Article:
Our brains are constantly looking for heuristics and shortcuts. We take in so much information every second that we need a fast and efficient way to make sense of the world around us. We use categories and stereotypes to help us understand what we see and what we’re experiencing. So we end up telling ourselves stories to explain phenomenon. Many times we’re correct, but sometimes these assumptions are wrong.
Can you think of a time you saw something that maybe you didn’t understand and made up an explanation or jumped to a conclusion?
I’m guilty of it, we all are. But the thing is, it can be damaging. Maybe a person was having a bad day and made one off comment and now you assume that the person is always rude. So now you’re doing the person a disservice by judging them based on one comment when in reality, they could be a super nice person.
There are so many reasons for a single action.
Having type 1 diabetes, I feel like I’m constantly defending myself against stereotypes and people’s assumptions.
“Do you want dessert?”
Why did I say no? There’s a million reasons why I may have said no. But because I have diabetes most people’s first assumption is it’s because I can’t or shouldn’t eat it. I can’t be too mad, that’s their brain trying to make sense of the situation. Besides close friends and family or people who know someone with T1d, when they hear “diabetes” they think sugar=bad. They’re not trying to be rude when they respond “Oh sorry, I forgot you can’t eat that.”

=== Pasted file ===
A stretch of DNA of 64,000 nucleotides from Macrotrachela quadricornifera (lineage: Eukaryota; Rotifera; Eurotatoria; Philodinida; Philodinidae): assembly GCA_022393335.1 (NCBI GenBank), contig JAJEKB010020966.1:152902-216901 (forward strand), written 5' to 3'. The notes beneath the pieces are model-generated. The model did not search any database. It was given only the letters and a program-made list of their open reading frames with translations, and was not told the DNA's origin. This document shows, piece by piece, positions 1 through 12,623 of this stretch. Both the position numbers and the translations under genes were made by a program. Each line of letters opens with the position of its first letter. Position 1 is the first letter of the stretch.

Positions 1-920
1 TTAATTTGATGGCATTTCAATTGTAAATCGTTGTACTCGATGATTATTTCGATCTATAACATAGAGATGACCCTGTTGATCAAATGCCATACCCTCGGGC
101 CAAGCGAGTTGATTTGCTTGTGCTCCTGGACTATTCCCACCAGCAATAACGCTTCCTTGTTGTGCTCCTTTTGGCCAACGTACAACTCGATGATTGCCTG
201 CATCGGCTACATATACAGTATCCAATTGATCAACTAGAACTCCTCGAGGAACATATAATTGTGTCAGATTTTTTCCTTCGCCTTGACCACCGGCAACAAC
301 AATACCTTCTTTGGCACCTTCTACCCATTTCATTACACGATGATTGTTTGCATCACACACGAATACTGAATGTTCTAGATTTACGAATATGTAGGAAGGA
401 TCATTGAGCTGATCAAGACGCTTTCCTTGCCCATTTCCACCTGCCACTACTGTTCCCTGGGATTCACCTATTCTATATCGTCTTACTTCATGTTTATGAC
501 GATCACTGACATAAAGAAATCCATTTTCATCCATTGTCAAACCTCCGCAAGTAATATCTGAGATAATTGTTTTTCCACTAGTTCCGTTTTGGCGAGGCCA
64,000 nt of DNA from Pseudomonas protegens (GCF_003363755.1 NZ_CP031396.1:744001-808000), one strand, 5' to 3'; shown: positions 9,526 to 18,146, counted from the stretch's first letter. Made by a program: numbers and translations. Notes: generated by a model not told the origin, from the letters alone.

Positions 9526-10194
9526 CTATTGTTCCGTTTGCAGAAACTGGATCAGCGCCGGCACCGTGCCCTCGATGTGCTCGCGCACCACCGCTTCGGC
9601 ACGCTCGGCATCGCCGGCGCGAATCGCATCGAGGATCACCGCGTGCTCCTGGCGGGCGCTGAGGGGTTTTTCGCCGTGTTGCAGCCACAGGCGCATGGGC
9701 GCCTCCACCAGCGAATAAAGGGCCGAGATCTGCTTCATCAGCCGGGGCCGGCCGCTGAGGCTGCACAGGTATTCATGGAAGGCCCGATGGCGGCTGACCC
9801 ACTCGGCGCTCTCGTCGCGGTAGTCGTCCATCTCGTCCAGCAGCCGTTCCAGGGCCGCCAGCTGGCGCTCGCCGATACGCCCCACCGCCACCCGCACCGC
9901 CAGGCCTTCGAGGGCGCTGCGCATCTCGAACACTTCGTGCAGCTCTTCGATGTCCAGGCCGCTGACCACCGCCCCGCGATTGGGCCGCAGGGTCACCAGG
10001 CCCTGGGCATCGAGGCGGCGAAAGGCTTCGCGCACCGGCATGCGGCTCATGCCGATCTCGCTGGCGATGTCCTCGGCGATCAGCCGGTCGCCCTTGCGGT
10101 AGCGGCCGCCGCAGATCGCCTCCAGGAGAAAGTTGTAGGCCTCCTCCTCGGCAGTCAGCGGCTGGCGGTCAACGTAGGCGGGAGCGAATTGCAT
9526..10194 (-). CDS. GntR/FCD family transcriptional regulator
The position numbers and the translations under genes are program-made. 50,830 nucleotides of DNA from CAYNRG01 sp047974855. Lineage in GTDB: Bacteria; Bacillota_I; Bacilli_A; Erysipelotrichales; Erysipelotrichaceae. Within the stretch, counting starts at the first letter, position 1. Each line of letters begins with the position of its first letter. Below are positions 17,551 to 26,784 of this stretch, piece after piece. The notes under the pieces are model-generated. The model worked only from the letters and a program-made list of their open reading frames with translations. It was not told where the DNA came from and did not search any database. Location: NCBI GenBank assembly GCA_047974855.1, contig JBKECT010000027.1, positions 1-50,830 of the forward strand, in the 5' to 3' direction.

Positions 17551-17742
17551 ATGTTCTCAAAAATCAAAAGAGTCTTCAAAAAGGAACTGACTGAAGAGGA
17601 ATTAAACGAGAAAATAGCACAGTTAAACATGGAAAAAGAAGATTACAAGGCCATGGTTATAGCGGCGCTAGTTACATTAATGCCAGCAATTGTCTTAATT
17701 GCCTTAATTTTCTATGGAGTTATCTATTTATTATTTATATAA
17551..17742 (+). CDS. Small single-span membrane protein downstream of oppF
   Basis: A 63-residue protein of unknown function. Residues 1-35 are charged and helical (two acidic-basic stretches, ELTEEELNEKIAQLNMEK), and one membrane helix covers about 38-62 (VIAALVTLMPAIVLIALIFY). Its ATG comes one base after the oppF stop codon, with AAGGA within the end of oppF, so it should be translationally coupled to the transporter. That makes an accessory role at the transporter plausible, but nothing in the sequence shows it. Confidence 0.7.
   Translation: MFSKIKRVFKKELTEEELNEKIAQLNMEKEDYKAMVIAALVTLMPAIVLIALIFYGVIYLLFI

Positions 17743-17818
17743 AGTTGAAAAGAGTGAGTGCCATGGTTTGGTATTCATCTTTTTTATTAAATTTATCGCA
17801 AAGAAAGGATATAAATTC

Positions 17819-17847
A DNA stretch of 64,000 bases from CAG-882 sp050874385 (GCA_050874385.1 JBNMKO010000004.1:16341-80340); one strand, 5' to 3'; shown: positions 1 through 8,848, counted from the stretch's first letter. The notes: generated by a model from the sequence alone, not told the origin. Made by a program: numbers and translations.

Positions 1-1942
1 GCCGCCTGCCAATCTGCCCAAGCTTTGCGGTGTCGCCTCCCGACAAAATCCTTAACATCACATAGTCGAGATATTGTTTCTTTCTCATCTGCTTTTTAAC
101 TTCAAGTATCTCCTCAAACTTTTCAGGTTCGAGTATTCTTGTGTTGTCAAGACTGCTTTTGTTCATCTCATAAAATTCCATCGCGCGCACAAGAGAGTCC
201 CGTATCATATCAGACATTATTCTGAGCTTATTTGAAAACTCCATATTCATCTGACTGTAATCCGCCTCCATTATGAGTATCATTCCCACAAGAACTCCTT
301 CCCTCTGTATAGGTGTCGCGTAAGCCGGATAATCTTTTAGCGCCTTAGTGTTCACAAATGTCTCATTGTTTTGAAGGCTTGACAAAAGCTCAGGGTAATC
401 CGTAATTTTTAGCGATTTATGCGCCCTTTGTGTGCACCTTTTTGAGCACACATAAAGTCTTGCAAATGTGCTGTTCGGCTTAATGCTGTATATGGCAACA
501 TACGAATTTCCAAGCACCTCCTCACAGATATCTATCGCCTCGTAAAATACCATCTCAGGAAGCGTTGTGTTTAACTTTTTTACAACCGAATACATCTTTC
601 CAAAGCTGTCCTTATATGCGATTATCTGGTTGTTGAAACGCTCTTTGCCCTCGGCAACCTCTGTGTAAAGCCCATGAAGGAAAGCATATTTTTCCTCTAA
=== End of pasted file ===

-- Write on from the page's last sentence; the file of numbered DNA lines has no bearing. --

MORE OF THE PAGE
Cue deep breaths.
Most of the time, that’s not why I say no. Usually it’s because I’m trying to eat healthier and one way that I’ve chosen to do that is to cut down on sweets. Sometimes I say no because I’m too full. Or my stomach hurts. Or I don’t like that dessert. Or I just don’t want it. Occasionally it’s because my blood sugar is too high and I probably shouldn’t have it, but that’s the minority.
I’m in a facebook group for a fitness program and was reading a post about a woman who was out with friends and turned down alcohol since it’s not part of the nutrition plan and she’s trying really hard to stick to the plan. She posted how people assumed that because she wasn’t drinking that she must be pregnant.
And that guy who was distracted during your meeting. It’s not that he doesn’t care, maybe he has a lot going on at home that he’s trying to sort through.
All of this is to say, there are many reasons why people do what they do, why they say what they say. I’ve been trying to give people the benefit of the doubt and not jump to conclusions. I fight my brain’s tendency to make snap judgement and instead be open to alternative explanations. I know how annoying it can be to have people make assumptions about me, and so I try not to do it to others. I think this is something that everyone would benefit from if we all decided to second guess our snap judgments and assumptions.
Great post Reva! A wonderful reminder 🙂